The Mondial du Merlot world wine competition takes place this weekend in Sierre, canton Valais, and I’ll be taking part as a judge. Earlier today I was interviewed by WRS radio in Geneva about this grape and its wines, canton Ticino’s specialty. I mentioned a few wines on the show and promised to provide their names here, to help listeners.
First, a bit of background on Merlot and Ticino’s love affair with it for the past century. The grape is bordelaise, from the Bordeaux region, and its main claim to fame before Ticino began to make varietal (single grape) wines from it was that Bordeaux producers used it in their blends. Possibly the most famous of these is Chateau Pétrus (95% Merlot, 5% Cabernet Franc).
Ticino’s Merlots versus the French grape
But the Merlot grown in the past in France, and even today, is a small cousin of the grape used to make varietals, in the sense that the ones used for blends are often harvested early to provide acidity to wines and aren’t generally regarded highly for use on their own. The “international style” varietal Merlot popular in Switzerland and elsewhere – Merlot is one of the world’s most widely grown grapes – calls for a grape harvested later to benefit from its lush rich fruitiness.
Ticino planted the grape massively starting in 1906, after the region was hurt by phylloxera. Today red wine accounts for 91% of Ticino’s total and white 9%, with white wine made from red Merlot grapes a large part of these. By comparison, red wine throughout Switzerland is about 58% of the total produced.
Switzerland in 2014 produced 10.8 million litres of Merlot, compared to 42.6m litres of Pinot Noir, the main red grape, and 13.8 m litres of Gamay, the second.
Contrasting faces, good wines north and south
Ticino’s ability to raise excellent Merlot grapes is all the more remarkable when you consider the difference between north and south, both of which grow large quantities of it. The Sopraceneri, the area north of Monte Ceneri, has an alpine climate and soil. Its steep narrow valleys are famous for their intense rain and snow, which are offset by equally dramatic amounts of sunshine: Ticino as a whole has both the most rainfall and the most hours of sun in the country.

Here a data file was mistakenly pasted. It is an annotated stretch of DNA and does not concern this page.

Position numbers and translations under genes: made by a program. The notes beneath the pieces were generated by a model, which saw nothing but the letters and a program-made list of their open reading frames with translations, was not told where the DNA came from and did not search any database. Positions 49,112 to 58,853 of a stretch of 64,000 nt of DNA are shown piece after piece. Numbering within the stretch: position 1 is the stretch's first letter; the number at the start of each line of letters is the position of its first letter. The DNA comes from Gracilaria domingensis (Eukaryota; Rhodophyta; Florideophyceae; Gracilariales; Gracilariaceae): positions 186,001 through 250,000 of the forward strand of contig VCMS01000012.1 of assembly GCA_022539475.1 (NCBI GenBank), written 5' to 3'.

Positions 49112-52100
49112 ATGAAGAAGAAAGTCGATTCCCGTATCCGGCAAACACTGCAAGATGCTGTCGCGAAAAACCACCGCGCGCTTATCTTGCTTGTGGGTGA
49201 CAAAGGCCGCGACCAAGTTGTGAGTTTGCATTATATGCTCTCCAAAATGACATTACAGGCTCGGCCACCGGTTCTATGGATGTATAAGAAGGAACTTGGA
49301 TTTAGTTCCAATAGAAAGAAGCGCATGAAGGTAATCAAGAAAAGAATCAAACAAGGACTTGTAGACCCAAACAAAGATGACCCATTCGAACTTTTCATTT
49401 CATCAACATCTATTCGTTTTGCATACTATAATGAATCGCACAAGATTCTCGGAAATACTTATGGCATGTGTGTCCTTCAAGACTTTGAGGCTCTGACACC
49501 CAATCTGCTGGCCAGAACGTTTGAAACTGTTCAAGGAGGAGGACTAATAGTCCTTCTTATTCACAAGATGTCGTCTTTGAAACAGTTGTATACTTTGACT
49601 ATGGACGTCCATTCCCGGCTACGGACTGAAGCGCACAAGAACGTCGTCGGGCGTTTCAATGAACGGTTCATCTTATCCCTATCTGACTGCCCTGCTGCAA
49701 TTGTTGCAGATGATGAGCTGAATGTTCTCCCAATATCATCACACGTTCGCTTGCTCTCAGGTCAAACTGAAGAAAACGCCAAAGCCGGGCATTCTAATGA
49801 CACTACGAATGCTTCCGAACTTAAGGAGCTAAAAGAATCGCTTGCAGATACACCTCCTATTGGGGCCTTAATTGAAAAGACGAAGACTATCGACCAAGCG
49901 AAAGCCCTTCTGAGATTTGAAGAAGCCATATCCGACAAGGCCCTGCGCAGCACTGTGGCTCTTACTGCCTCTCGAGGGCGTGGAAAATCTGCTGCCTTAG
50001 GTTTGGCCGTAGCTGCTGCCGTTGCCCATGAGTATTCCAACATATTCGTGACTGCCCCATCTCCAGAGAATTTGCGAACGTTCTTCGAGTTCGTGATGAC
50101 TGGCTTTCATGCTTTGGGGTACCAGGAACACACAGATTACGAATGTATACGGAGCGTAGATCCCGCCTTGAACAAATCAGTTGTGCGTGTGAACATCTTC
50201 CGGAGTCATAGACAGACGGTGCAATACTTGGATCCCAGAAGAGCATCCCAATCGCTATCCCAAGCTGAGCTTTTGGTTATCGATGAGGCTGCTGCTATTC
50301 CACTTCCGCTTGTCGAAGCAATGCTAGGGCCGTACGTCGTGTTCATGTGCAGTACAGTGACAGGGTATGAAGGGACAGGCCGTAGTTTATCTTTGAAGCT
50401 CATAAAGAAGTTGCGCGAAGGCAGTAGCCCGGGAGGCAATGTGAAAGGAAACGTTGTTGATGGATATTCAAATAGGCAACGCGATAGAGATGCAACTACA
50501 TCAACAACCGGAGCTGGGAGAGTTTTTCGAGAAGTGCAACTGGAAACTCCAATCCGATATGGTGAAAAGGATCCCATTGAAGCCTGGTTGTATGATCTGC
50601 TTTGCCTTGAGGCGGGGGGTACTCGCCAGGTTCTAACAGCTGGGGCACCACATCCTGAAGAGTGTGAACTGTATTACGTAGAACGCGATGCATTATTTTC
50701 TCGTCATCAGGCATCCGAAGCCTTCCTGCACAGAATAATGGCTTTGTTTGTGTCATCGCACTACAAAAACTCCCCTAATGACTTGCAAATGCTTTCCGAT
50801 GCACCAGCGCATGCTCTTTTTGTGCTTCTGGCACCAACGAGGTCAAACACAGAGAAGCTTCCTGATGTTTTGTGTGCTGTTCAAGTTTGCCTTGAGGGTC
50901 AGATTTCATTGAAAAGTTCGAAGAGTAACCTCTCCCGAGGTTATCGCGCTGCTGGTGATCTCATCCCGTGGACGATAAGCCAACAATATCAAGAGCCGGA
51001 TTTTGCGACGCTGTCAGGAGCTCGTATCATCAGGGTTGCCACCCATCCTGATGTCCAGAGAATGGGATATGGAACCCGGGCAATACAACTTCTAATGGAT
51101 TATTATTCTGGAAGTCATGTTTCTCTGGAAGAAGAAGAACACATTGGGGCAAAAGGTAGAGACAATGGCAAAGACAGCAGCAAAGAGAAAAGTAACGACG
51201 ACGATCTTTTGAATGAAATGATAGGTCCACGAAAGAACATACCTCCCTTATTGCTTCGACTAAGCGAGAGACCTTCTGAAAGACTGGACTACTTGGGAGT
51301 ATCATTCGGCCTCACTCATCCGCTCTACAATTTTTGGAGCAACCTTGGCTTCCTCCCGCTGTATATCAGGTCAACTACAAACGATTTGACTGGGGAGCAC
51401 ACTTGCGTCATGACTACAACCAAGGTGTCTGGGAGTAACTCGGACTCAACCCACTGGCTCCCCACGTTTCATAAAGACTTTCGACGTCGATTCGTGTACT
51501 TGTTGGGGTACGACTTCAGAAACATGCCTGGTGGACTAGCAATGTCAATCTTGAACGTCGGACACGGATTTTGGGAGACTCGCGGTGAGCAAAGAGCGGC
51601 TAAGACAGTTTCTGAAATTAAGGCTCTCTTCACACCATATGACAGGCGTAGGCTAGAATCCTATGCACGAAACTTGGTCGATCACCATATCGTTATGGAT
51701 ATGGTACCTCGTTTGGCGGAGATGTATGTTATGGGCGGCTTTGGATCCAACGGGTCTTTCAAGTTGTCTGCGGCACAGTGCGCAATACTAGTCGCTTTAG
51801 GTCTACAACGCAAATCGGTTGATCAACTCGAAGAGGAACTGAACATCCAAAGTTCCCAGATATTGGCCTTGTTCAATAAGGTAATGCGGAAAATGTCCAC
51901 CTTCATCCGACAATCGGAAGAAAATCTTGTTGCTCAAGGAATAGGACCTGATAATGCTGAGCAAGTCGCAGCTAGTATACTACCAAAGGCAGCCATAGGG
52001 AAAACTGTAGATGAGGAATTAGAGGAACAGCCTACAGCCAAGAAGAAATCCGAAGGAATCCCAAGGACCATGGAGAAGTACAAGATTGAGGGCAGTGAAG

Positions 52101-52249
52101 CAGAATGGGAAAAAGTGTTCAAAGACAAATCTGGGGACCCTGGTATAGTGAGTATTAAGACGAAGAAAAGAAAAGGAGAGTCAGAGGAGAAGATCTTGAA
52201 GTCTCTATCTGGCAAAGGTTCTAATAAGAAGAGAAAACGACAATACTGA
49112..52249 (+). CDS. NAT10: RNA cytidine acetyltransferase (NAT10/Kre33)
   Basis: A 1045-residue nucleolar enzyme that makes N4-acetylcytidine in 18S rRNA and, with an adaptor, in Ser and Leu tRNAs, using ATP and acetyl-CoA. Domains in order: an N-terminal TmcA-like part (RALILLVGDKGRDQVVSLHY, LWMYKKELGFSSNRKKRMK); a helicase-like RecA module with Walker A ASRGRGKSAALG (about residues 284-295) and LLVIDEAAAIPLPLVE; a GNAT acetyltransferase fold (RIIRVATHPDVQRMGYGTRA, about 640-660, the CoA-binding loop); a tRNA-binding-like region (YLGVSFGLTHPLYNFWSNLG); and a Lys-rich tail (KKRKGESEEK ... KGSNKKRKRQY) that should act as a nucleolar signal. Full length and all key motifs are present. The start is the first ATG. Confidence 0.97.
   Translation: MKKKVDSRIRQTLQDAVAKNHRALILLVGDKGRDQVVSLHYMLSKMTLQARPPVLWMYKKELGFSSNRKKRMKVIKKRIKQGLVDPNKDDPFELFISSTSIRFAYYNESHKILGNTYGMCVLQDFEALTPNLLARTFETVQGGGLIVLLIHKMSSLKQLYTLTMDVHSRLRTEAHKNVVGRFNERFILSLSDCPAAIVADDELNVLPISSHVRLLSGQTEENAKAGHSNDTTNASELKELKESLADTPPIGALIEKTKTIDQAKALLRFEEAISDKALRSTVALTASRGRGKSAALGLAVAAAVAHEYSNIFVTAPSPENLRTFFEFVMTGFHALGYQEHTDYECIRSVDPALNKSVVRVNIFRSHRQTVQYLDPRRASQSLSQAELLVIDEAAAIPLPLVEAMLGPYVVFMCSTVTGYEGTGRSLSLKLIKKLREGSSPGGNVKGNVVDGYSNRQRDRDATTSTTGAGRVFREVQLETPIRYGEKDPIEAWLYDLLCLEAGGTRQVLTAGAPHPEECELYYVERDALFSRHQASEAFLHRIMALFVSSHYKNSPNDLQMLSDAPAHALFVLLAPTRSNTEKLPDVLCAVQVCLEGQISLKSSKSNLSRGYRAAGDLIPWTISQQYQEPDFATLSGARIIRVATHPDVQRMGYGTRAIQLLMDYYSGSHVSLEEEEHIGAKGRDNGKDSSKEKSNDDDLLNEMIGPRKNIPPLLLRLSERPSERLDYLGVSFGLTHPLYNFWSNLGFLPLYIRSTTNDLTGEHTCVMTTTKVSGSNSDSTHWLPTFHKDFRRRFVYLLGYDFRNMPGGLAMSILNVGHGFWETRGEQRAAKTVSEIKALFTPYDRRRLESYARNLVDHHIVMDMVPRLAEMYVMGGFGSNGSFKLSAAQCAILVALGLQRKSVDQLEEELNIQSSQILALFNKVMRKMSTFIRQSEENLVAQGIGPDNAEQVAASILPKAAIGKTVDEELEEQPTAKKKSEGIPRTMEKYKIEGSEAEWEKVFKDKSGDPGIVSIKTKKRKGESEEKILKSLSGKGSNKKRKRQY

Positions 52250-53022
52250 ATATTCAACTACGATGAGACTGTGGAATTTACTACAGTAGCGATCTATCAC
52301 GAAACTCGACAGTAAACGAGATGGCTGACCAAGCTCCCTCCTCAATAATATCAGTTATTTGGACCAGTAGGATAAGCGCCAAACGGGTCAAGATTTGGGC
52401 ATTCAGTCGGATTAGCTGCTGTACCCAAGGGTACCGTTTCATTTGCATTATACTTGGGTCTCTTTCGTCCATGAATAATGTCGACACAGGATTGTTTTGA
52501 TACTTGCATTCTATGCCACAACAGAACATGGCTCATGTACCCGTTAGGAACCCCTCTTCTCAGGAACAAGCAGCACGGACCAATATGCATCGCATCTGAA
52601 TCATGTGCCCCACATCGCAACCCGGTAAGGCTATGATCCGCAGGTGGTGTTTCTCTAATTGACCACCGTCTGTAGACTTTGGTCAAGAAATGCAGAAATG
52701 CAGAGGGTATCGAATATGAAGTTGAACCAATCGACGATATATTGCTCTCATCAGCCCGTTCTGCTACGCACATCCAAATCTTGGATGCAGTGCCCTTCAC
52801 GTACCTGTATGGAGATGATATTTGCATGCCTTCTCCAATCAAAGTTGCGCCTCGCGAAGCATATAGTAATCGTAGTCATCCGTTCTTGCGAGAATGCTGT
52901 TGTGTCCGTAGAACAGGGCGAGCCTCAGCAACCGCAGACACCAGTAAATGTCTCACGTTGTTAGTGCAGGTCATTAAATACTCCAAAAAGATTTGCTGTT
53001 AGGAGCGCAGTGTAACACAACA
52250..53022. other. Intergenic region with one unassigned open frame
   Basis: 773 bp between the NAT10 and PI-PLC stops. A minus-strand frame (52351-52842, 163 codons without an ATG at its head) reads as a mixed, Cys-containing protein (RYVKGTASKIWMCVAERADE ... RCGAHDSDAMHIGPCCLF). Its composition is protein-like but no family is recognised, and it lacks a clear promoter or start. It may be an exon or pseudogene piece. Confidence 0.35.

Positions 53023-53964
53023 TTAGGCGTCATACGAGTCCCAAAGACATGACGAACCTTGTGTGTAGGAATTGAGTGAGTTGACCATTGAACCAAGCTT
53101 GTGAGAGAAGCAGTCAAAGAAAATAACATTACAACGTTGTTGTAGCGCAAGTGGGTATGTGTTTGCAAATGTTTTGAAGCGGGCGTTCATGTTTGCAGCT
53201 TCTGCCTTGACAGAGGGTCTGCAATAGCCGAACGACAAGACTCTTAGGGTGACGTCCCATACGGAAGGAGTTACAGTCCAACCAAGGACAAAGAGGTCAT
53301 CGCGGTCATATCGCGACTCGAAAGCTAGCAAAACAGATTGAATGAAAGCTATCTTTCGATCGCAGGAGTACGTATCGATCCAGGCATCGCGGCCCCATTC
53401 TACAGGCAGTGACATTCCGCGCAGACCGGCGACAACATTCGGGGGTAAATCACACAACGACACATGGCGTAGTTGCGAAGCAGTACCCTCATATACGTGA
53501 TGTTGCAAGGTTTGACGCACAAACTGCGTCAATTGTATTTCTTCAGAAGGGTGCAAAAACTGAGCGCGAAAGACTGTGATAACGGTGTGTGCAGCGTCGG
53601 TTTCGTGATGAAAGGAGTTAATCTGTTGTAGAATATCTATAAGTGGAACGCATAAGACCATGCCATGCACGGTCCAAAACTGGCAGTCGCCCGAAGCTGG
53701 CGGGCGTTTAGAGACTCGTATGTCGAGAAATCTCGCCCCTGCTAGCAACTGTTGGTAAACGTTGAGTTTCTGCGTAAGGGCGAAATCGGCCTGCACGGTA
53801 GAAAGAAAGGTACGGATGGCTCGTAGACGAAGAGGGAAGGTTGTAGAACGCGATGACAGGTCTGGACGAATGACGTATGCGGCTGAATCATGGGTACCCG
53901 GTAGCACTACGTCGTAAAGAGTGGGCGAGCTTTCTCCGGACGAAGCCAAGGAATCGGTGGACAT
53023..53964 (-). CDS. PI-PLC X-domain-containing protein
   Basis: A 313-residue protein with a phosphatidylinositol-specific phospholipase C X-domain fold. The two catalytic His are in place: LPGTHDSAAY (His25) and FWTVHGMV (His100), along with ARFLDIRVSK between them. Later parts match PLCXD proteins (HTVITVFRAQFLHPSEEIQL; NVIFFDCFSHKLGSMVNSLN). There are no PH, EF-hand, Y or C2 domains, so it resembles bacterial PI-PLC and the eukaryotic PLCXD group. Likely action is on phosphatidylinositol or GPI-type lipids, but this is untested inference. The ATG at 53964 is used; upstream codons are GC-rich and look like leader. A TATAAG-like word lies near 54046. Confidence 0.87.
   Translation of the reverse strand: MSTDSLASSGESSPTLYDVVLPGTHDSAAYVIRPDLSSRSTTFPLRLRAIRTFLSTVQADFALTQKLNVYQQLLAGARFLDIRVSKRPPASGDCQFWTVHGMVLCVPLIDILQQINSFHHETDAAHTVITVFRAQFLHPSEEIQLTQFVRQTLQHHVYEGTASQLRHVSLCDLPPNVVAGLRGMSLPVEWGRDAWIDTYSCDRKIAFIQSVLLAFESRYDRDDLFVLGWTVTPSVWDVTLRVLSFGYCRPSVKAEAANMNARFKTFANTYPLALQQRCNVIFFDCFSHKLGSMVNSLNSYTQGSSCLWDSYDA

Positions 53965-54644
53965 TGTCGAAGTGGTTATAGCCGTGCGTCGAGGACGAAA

The Sopraceneri includes Bellinzona and Locarno. Head south over the mountain to Sottoceneri and you find balmy weather, palm-lined lakefronts and a heavier clay soil fed by glacial moraines and volcanic material. This is Switzerland’s famous south. Here the Merlots are often aged and some of the world’s most elegant, luxurious Merlot wines come from here. They contrast with some of the more northern versions which, if not austere, are upright and often intense because of the longer ripening time.
Beautiful comes with a price
Throughout Ticino, grapegrowers are continually battling nature’s determination to take over, with forests continually encroaching on cleared land and forest deer wandering in for nibbles of the delightful vines. The hillsides are steep, the weather often dramatic, making it hard work to produce these wines.
Expect to pay CHF20-50 for a decent to very good Merlot, and the hard labour that goes into making it is the explanation for the cost of these wines. It also makes you appreciate them all the more, if you hike the hills or visit the mountainside hamlets of Ticino.
Wines I mentioned on the WRS programme:
- at the lower end, “Irti Colli” by two young brothers in Settamaggio, the Marcionettis. CHF20 approximately, and very good value
- also in the north, the Meroni twin brothers in Biasca, not far from the Gotthard tunnel, produce a range of very traditional northern Merlots which are a good way to educate yourself about the variations on this wine
- Agriloro, whose owner Meinrad Perler was the 2010 Swiss Winemaker of the Year, has two very beautiful Riserva Merlots, CHF42 and 45
- Gialdi-Brivio produces one of the most famous and more expensive wines, “Sassi Grossi”, a real classic, velvety and with complex notes.
The list of Merlots I love is far longer than this, however, and I’ll add to these in the next few days, when I find time between judging the latest Merlots, from Ticino and elsewhere.
Here is the show, with presenter Tony Johnston